All that, for Lear, belongs to the sphere of practical identity and the habitation of various available social roles. It is good and normal, but not enough for flourishing. Ironic experience, as it relates to any one of our practical identities—or to some range of them at once—is what moves these identities toward what they should be. It does so by radically disrupting practical knowledge: when it occurs, it has the form, “I now find myself utterly committed to going on with something that I have no idea whatever how to go on with.” Or, to put the same matter a little differently, the ironized practical identity is confronted by the unrealizability of its own aspiration, and so “in the ironic moment, I am called to a halt.” I don’t know how to go on; what to do next escapes me utterly.

Irony as Lear understands it is uncanny (we don’t know what to make of it); it is erotic (it calls us, with longing, to something whose shape we cannot see); and it breaks apart whichever practical identity it pertains to, showing the repertoire of that identity to be essentially inadequate to its own aspirations. Lear values ironic experience because it is a form of truthfulness and thus a form of self-knowledge. It shows us the incompleteness of our practical identities without providing a solution. It shows us something with which we must live, something that binds the fabric of our existence. Augustine knew this: mihi magna quaestio factus sum (“I am become a great question to myself”).

Lear thinks that ironic experience can be cultivated and integrated into a life. It need not bring us to a halt for good. He takes the example of Alcibiades’s Socrates, puzzle-struck for a whole night on the eve of battle, a man who, halted by ironic experience, does not know how to go on. But the same Socrates fights the next day, with bravery and dispatch. And Lear offers the following elegant formulation: “The practical knowledge that is human excellence contains a moment of ignorance internal to it.” Note the word “moment”: irony doesn’t have to paralyze us forever—we can go on—but those who live with irony now know their goings-on to be inadequate and opaque to their own purposes and aspirations.

Lear is interested in the psychoanalytic applications of this understanding of ironic experience. Those are what his second lecture is about (I’ve been writing here mostly about the first). I’m not the least interested in the psychoanalytic mode of thinking and practice. But I am interested in the uses of Lear’s analysis for Catholic theology, and these, I think, are real and important. Lear sees some of them himself, because of the place that Kierkegaard has as his interlocutor. It seems to me that the liturgy, especially the liturgy of the Mass, already represents an ironic understanding of what it performs—and that such an understanding is essential to the Christian life considered more broadly.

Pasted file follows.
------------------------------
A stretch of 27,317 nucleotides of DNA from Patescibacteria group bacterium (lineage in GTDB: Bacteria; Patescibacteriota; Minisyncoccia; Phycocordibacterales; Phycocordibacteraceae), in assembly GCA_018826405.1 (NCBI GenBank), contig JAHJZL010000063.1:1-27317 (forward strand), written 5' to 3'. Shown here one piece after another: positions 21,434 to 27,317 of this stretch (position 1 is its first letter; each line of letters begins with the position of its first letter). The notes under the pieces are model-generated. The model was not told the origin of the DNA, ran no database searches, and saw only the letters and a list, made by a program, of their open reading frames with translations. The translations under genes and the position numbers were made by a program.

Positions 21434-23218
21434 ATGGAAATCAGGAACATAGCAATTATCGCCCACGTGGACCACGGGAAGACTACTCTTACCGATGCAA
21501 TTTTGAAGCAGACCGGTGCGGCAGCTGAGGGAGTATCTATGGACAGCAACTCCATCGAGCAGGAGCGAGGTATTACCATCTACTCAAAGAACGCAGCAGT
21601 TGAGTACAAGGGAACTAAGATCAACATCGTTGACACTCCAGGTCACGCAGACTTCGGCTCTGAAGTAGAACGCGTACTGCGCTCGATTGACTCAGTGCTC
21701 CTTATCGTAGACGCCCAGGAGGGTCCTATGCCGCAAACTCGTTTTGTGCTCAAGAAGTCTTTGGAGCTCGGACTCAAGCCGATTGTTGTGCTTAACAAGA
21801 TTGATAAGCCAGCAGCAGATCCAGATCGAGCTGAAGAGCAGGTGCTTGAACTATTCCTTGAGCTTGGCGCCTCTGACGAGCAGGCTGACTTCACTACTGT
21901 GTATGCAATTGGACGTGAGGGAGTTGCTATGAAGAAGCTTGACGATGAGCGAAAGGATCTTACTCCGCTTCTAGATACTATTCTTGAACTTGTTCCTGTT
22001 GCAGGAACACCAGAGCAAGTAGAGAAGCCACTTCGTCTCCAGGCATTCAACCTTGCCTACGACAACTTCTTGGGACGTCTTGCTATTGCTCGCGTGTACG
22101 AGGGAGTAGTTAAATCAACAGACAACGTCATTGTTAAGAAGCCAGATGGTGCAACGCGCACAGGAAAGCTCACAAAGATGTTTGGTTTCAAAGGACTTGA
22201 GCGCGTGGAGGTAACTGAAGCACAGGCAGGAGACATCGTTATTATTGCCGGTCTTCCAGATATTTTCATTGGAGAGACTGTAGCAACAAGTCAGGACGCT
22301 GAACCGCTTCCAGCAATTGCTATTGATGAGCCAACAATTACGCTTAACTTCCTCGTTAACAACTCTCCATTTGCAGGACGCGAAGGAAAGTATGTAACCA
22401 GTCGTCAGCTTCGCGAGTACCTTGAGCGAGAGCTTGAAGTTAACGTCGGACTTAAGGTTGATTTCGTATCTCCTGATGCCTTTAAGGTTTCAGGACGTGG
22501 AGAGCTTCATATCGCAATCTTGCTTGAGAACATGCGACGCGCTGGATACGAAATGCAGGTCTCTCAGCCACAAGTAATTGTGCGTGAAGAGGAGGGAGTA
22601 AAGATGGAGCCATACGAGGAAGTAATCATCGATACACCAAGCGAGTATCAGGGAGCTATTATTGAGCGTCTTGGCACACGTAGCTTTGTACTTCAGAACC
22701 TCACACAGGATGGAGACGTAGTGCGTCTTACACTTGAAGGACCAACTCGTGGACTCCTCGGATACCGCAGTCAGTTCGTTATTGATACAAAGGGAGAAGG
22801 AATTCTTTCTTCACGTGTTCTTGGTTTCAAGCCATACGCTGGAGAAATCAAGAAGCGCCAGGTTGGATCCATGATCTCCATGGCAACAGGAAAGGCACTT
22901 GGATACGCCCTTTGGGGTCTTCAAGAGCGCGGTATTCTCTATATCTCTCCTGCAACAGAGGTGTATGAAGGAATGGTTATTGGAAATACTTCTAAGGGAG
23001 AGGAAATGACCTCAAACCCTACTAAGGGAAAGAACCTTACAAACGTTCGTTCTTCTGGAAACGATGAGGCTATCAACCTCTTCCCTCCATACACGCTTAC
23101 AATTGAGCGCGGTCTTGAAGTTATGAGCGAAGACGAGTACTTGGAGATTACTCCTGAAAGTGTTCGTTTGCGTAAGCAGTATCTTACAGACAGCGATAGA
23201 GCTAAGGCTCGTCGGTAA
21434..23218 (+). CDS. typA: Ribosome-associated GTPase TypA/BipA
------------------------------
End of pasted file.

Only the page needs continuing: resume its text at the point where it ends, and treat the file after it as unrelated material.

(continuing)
Consider, to take just one example, the non sum dignus said after the consecration. This is a deeply ironic moment. Something of great importance has just happened, and I, as a participant, am now about to be incorporated into it. But I am incapable of deploying concepts adequate to what has just happened; and, still more important, I am incapable of receiving the gift that is being given in the events now underway. That’s just what the non sum dignus means: saying it disrupts the form of activity to which it belongs and leaves me on my knees with no idea how to go on. And this moment is the heart of the Christian life here below: the identification of an aspiration that can neither be adequately understood nor acted upon in such a way as to realize it. This is the liturgical expression of Augustine’s discovery: “I am become a great question to myself.”

That, at least, is the grammar of the practical identity called being a Christian, and of its principal activity, which is worship. One can live that life and perform that activity non-ironically, but not without some loss.

Lear’s book provides intellectual pleasure of a very high order: its distinctions are careful, its prose lucid and elegant, and its examples suggestive and well chosen. It’s too bad he hasn’t thought more than he seems to have done about the extent to which a life ordered by the liturgy is and must be an ironic one, or about the place that irony ought have in the Christian life. But that is no reason to hesitate: you should read this book.

Published in the 2012-03-09 issue: 

Paul J. Griffiths is a longtime contributor to Commonweal and the author of many books, most recently Regret: A Theology (University of Notre Dame Press) and Why Read Pascal? (Catholic University of America Press).